55 Big-Batch Meals to Eat All Week


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For busy people, cooking homemade meals to save money can seem like a hassle when it's so easy to get takeout or ready-made meals. But making large batches once or twice a week and using the leftovers can make homemade food even more convenient than the alternatives. Buying ingredients in large quantities on sale lowers costs even more. Here are 55 drool-worthy recipes to get the creative juices flowing.

Related: Is Cooking at Home Really Cheaper Than Eating Out?

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This classic pasta bake never gets old, and it can be reinvented with different fillings to use cheap seasonal produce. Stock up on noodles and sauce when they're on sale. Ricotta cheese can be bought on sale and frozen for use later. Recipe: Allrecipes

Baked Pesto Pasta
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Pesto is best and cheapest when it's homemade with fresh ingredients. Basil often comes in large bunches, so make a big batch of pesto and use it throughout the week in a variety of ways, such as a sandwich spread, on top of roasted meat, or in salad dressing. Extra pesto can also be frozen. Recipe: Pinch of Yum

Eggplant Rollatini
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Eggplants are an inexpensive and healthy way to add bulk to dishes, which makes them great for feeding a crowd. While making rollatini is an easy process, there are several steps involved; maximize your efforts by making large batches. You can even make a separate tray to freeze for later in the week or month. Recipe: MyRecipes

Lamb Vindaloo
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This slow-cooker recipe is easy to make, and one batch provides many hearty meals. The cut of lamb is a relatively inexpensive one, and the other ingredients are all super-cheap and big on flavor. You could also use chicken or an inexpensive cut of beef. Recipe: A Year of Slow Cooking

Braised Brisket
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For many people, brisket is a hearty and celebratory meal. Beef lovers can save by turning to this large cut of meat instead of indulging in high-cost cuts of steak that yield only one or two servings. Use the leftovers all week long in sandwiches, tacos, and burritos. Recipe: Allrecipes

Roast Chicken
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Roasting a chicken or two once a week is a great way to save money while eating well. Use the meat all week long in a variety of ways, including in sandwiches, tossed in pasta, on salads, or with vegetables for quick meals. Don't forget to use the carcass and any leftover meat for soup or stock. Recipe: Allrecipes

Related: 10 Quick and Inexpensive Recipes to Make With Rotisserie Chicken

Greek Chicken Salad
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It's much easier to enjoy salad as a light meal or side dish if it's already prepared. Making a big salad on Sunday to enjoy throughout the week saves time and money. Keep the dressing in a jar to add just before eating, and add a protein like shrimp, chicken, or beans to make it a meal. Recipe: Allrecipes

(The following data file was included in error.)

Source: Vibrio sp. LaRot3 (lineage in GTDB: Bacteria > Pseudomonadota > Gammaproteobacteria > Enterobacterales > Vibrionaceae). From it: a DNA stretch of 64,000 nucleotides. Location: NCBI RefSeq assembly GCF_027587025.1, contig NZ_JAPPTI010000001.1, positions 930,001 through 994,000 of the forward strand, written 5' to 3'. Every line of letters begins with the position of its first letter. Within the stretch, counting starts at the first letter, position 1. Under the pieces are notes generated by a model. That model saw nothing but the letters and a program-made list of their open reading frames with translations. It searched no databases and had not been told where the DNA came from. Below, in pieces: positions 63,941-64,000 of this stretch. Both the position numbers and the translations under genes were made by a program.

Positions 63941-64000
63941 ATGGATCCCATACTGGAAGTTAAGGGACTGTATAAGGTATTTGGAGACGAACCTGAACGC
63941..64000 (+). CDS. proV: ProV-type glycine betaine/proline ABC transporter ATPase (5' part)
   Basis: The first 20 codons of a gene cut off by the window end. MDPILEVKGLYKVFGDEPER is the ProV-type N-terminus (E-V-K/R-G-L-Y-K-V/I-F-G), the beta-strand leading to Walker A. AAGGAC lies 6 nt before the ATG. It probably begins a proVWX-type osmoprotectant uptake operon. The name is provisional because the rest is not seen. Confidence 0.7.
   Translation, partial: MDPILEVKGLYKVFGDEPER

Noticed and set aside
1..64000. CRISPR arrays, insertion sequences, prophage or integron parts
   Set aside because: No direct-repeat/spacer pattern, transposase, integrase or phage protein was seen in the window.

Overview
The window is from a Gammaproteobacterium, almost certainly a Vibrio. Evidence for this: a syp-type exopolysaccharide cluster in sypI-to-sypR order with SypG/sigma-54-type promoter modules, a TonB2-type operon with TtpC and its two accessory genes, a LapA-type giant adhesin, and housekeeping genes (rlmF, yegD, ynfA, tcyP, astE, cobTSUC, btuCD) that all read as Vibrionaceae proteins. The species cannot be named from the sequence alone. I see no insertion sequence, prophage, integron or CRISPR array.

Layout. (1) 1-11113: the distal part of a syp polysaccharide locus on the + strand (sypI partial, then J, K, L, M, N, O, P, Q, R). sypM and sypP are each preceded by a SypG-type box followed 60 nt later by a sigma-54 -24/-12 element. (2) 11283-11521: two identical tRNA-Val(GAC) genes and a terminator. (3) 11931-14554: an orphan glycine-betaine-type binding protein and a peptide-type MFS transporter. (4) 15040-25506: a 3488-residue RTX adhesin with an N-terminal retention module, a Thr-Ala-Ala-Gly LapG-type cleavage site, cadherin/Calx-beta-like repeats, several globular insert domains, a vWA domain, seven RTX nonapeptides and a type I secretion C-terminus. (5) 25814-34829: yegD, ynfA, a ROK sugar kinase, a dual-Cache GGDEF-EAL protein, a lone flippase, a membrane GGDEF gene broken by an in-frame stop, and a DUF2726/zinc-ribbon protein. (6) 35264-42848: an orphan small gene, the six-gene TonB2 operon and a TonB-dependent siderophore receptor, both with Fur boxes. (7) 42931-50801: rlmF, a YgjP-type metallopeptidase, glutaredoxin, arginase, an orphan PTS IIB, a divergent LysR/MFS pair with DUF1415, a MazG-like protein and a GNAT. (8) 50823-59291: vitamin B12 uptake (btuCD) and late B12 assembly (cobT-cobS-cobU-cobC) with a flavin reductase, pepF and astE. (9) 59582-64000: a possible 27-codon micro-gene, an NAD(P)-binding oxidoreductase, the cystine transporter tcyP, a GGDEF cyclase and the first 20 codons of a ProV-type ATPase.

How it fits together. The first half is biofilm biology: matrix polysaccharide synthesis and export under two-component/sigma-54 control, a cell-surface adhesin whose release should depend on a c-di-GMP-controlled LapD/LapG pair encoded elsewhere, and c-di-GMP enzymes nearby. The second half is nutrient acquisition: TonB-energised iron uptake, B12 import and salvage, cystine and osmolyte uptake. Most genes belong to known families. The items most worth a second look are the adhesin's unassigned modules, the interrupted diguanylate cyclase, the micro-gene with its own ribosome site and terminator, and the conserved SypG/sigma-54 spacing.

Chicken Tagine
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This stew-like Moroccan dish uses inexpensive pieces of chicken and is full of flavor from spices and herbs. Double the recipe for a big batch that will last for days to be enjoyed with couscous or used as a stuffing for pita sandwiches and multicultural burritos. Recipe: Epicurious

chicken enchillada casserole topped with cheddar cheese
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Essentially a Mexican lasagna, the flavors of this casserole are the classic tastes of Mexican-American comfort food. Tortillas and beans are an inexpensive base, even more so when using dried beans rather than canned. Each portion is hearty, and extra protein like beef, chicken, or seitan, also known as wheat gluten, can make it even more substantial. Recipe: The Splendid Table

Chipotle Meatballs
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Canned chipotles in adobo sauce are low-cost and provide a huge pop of flavor. Buy the large cans to get the best price, and transfer leftovers to a glass jar to keep in the fridge for up to two months. These meatballs can be made with other ground meats like chicken or turkey with good results. Use them as a tasty filling for hero sandwiches, on top of potatoes, or with pasta. Recipe: Simply Recipes

black bean soup in a bowl
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Thick and hearty black bean soup is one of the most filling meals you can make for under $1 a serving. Starting with dried beans will yield a meatier texture and lower overall cost. Likewise, using homemade broth is the cheapest and best-tasting option. Switch it up with different toppings to keep the meal fresh throughout the week. Recipe: Cookie and Kate

Chicken and Dumplings
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A classic comfort food, this one-dish meal is ideal when made in large batches. As it sits, the flavors meld, and the leftovers are even better than freshly cooked chicken and dumplings. The chicken thighs are one of the least-expensive parts, bringing down the overall cost of the dish. Recipe: Martha Stewart

Shrimp Fried Rice